Plastics make corals 20 times more likely to become infected with disease.

Humans put 11 billion tonnes of plastic in the ocean every year. This is largely due to poor waste management and ranges from cigarette butts, bottles and bags, to large fishing nets discarded at sea. A 2018 study by the US’ National Oceanic and Atmospheric Administration (NOAA) showed lifespans of these range from 1.5 to 600 years. When in the ocean, algae and micro-organisms attach to the plastic, creating what scientists call a biofilm. This biofilm includes pathogens which are viruses and bacteria. The problem is that attaching to such objects prolongs the lifespans of pathogens, allowing further distribution of a greater number of pathogens. Plastic marine litter acts like a city transport system; picking up and carrying pathogens through our seas, ready to infect living things.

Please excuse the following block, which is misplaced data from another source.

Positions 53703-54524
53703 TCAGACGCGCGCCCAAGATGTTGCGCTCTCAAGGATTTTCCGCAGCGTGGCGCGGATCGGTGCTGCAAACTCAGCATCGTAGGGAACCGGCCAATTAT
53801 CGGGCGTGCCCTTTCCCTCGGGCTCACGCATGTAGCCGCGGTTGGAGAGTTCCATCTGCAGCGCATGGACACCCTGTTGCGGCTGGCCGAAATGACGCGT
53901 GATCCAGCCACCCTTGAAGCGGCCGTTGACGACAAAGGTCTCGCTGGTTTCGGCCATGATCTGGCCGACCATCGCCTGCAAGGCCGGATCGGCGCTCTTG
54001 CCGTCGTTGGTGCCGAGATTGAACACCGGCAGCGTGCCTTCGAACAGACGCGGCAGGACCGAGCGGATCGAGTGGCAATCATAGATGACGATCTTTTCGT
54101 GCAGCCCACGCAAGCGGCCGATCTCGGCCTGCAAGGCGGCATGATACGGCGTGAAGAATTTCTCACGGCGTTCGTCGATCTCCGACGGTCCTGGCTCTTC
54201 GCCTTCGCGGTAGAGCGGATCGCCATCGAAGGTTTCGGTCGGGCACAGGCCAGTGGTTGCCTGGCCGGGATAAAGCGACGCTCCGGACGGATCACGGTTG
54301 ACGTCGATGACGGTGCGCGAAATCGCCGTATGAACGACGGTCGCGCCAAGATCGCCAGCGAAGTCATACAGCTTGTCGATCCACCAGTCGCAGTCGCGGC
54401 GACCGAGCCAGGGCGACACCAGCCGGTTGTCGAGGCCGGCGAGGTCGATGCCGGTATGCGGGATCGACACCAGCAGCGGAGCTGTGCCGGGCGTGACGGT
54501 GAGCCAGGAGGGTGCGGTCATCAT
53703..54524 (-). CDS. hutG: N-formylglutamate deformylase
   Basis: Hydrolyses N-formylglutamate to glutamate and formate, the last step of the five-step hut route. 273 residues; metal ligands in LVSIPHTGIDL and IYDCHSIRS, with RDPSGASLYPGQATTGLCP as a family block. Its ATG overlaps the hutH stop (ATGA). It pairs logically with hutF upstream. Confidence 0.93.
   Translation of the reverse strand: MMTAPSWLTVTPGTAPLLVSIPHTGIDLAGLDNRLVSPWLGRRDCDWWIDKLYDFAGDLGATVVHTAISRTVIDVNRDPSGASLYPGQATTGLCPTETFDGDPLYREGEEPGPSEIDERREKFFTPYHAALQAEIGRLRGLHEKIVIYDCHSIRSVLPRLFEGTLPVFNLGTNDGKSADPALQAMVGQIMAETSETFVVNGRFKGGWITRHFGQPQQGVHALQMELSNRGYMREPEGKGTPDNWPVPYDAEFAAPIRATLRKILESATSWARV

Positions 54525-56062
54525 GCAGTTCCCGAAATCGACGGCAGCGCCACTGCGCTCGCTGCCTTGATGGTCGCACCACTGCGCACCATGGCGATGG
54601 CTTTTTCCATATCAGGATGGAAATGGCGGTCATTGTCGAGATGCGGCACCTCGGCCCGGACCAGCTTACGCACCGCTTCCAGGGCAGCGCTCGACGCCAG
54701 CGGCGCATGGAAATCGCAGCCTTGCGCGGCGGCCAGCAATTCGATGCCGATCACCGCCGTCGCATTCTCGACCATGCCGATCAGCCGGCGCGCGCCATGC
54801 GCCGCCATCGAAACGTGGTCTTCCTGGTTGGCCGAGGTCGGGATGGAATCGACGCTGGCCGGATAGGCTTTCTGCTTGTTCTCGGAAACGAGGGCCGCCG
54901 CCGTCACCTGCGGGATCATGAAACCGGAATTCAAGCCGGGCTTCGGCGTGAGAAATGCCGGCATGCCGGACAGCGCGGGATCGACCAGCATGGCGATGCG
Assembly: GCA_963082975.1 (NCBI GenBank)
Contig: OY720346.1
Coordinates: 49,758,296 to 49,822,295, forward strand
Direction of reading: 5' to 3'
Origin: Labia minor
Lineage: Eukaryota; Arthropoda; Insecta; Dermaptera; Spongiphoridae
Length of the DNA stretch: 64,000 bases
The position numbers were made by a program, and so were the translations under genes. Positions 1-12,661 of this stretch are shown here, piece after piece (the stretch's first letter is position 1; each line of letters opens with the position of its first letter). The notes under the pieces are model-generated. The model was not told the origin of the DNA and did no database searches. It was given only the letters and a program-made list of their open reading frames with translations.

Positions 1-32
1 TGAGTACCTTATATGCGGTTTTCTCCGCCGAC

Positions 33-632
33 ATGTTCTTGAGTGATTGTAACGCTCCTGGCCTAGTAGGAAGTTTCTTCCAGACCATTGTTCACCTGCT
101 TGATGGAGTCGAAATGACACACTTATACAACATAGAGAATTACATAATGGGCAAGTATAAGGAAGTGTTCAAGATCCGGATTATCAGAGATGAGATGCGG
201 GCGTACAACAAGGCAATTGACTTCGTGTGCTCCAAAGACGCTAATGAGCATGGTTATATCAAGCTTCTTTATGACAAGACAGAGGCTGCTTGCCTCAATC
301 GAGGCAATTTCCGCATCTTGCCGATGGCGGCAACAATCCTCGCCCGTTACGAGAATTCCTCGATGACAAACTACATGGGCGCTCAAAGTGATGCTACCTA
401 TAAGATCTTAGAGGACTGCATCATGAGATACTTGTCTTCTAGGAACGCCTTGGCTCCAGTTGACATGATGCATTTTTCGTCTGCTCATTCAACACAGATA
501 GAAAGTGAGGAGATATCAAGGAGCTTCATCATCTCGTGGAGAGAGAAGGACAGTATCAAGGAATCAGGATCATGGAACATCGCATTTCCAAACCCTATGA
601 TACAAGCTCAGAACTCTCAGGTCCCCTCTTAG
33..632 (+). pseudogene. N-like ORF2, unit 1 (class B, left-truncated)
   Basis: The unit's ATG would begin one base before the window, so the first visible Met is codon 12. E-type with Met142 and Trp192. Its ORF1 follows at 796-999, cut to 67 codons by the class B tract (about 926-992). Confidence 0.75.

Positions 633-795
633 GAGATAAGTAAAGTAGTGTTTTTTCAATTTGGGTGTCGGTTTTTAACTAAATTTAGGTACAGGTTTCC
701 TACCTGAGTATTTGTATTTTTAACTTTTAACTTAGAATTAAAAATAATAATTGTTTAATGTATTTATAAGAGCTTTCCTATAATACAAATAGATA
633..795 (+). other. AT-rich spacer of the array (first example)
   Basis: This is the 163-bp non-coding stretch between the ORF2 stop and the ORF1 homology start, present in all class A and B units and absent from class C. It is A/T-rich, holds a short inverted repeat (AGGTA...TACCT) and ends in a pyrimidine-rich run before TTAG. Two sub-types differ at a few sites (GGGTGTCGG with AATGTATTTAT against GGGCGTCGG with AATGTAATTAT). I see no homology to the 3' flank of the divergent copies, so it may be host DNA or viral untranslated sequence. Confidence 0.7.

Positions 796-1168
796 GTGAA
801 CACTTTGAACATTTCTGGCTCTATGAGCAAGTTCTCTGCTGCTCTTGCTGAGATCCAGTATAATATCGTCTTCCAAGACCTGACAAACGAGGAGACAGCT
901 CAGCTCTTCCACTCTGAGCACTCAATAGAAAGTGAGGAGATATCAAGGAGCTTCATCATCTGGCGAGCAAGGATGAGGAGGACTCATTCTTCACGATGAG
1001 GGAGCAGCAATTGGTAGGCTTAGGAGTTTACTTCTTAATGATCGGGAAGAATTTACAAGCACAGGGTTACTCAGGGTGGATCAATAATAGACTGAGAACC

As plastic debris comes into contact with corals it passes pathogens into the coral tissue. Infection via plastic can happen directly by causing physical injury to the coral tissue and the direct introduction of foreign pathogens, like cutting yourself with a blunt, dirty knife. Infection can also occur indirectly by infecting organisms that the coral eats or relies on for its’ survival. Lamb and her research team found 3 diseases, in particular, to be associated with plastic contact. These 3 included white syndromes, black band disease and skeletal eroding band disease which, in particular, has been shown to accompany plastic inflicted wounds. They concluded that plastic polluted reefs face different disease threats to plastic- free reefs where these diseases were much less common.